Multi-Site Phosphorylation of Hepatocyte Gi-2

Morris, Nicholas James (1994) Multi-Site Phosphorylation of Hepatocyte Gi-2. PhD thesis, University of Glasgow.

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The phosphorylation of the heterotrimeric guanine nucleotide binding proteins has received increasing attention as a possible mode of controlling intracellular signalling. Here further evidence is submitted which helps to confirm the occurrence of such phosphorylation events in rat hepatocytes, to identify the phosphorylation site in alpha-Gi-2, to examine the effects of insulin on the phosphorylation and to investigate any changes in the phosphorylation characteristics in animal models of type I and type II diabetes. Using the antiserum 1867 it was possible to immunoprecipitate specifically the phosphorylated form of guanine nucleotide binding protein alpha-Gi-2 from rat hepatocytes. By carrying out two dimensional phosphopeptide mapping and phosphoamino acid analysis of the protein it was found that phosphorylation occurred at two different serines and that one of the sites was most probably a protein kinase C (PKC) phosphorylation site whilst the other, although being protein kinase A (PICA)-dependent, was phosphorylated by an unknown kinase. By the use of the enzymes trypsin and Staphylococcus aureus V8, and theoretical analysis of possible phosphopeptides and their migration in the two-dimensional chromatography, it was possible to predict the phosphorylation site for the PKC-mediated phosphorylation as either serine 47 or serine 144, with serine 144 being the most likely candidate. The identification of the other phosphorylation site was not possible from the data produced. These sites were also found to occur in alpha-Gi-2 from hepatocytes in streptozotocin-treated Sprague Dawley rats and in both lean and obese Zucker rats. The incubation of hepatocytes from Sprague Dawley rats with insulin produced both a time and concentration dependent inhibition of the 32P-labelling of alpha-Gi-2 with the inhibition becoming significant after 2 minutes and insulin being effective at 1 nM. As it is known that the phosphorylation of alpha-Gi-2 in rat hepatocytes is under the control of a futile cycle the point of action of insulin was investigated by the use of a range of ligands that interacted with the inositol phosphate and cAMP signalling pathways and hence stimulated the phosphorylation of alpha-Gi-2. From these studies it was found that insulin was able to inhibit some of the ligand-induced phosphorylation of alpha-Gi-2 and this indicated that insulin interacted with at least two components of the cycle, that is a kinase and a phosphatase. Interestingly, insulin also enhanced the phosphorylation induced by glucagon and the insulin inhibition of phosphorylation was reversed by amylin which also caused a cAMP-dependent phosphorylation. Evidence was also found that a cAMP-dependent phosphorylation of alpha-Gi-2 may occur even when the cAMP system is not being stimulated. The induction of type I diabetes in Sprague Dawley rats with streptozotocin caused a loss of the insulin-induced inhibition of alpha-Gi-2 phosphorylation and also reduced the levels of phosphorylation of alpha-Gi-2 achieved by 8-bromo-cAMP, PMA and glucagon and abolished the insulin enhancement of glucagon stimulated phosphorylation. In the obese Zucker rat model of type II diabetes and their lean litter mates, insulin did not effect the phosphorylation of alpha-Gi-2 and the enhancement of glucagon stimulated phosphorylations was lost. The compound BRL 49653, which normalises glucose handling in animal models of diabetes, did not effect the ligand induced phosphorylations of alpha-Gi-2 other than abolishing the significant insulin inhibition of glucagon stimulated phosphorylation in the lean animals. In conclusion, the activated insulin receptor does interact with alpha-Gi-2 and although the result of this interaction on cellular signalling is not known it does seem likely that it is not involved in the control of glucose homeostasis but some other aspect of insulin signalling.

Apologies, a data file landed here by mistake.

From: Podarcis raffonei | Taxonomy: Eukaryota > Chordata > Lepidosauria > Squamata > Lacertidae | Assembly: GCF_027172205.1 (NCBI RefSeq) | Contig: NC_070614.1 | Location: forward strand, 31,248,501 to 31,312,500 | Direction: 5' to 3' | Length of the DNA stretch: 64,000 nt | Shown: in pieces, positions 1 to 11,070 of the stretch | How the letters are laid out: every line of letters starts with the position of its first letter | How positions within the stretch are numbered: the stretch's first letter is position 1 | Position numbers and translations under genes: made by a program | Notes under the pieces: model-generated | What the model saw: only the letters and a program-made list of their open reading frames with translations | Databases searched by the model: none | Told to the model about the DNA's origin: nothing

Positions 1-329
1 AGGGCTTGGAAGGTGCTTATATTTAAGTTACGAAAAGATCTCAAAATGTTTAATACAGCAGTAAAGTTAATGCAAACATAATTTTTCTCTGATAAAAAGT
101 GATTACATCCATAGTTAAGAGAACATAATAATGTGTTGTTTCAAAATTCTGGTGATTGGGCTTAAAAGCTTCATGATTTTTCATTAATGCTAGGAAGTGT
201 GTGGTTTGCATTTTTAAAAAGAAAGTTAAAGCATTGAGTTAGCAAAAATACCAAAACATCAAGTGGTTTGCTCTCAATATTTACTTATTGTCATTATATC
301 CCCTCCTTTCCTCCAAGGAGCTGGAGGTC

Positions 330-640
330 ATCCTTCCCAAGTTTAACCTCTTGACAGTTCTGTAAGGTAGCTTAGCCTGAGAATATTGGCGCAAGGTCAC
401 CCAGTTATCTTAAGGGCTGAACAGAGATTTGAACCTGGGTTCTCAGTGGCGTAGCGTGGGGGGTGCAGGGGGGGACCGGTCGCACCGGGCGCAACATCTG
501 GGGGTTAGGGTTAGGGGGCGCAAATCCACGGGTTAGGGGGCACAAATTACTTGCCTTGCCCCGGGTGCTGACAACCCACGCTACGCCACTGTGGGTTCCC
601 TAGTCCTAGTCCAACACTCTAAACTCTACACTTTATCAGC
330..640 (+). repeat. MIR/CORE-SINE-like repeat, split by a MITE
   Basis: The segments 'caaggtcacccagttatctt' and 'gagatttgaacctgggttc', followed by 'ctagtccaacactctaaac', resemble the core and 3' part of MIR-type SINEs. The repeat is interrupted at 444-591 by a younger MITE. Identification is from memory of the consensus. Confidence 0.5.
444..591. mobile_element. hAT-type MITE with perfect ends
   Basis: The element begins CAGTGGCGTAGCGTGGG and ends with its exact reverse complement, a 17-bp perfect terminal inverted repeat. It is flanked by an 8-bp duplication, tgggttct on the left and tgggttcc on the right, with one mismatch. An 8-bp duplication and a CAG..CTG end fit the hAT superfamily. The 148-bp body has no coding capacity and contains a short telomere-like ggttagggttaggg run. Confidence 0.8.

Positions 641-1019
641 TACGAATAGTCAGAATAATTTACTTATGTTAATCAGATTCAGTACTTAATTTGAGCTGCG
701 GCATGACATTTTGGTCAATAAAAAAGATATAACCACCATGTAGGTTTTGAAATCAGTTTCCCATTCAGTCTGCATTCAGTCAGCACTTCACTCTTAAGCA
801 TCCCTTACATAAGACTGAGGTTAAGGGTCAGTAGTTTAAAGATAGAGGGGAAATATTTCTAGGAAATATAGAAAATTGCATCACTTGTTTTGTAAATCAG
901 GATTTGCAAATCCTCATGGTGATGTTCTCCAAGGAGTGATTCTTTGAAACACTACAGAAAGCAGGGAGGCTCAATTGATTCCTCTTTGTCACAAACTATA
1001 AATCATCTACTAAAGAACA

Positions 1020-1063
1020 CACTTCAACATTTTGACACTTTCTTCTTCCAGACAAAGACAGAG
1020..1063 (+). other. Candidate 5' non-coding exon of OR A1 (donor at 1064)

Item Type: Thesis (PhD)
Qualification Level: Doctoral
Additional Information: Adviser: Miles Housley
Keywords: Biochemistry
Date of Award: 1994
Depositing User: Enlighten Team
Unique ID: glathesis:1994-75973
Copyright: Copyright of this thesis is held by the author.
Date Deposited: 19 Nov 2019 17:09
Last Modified: 19 Nov 2019 17:09

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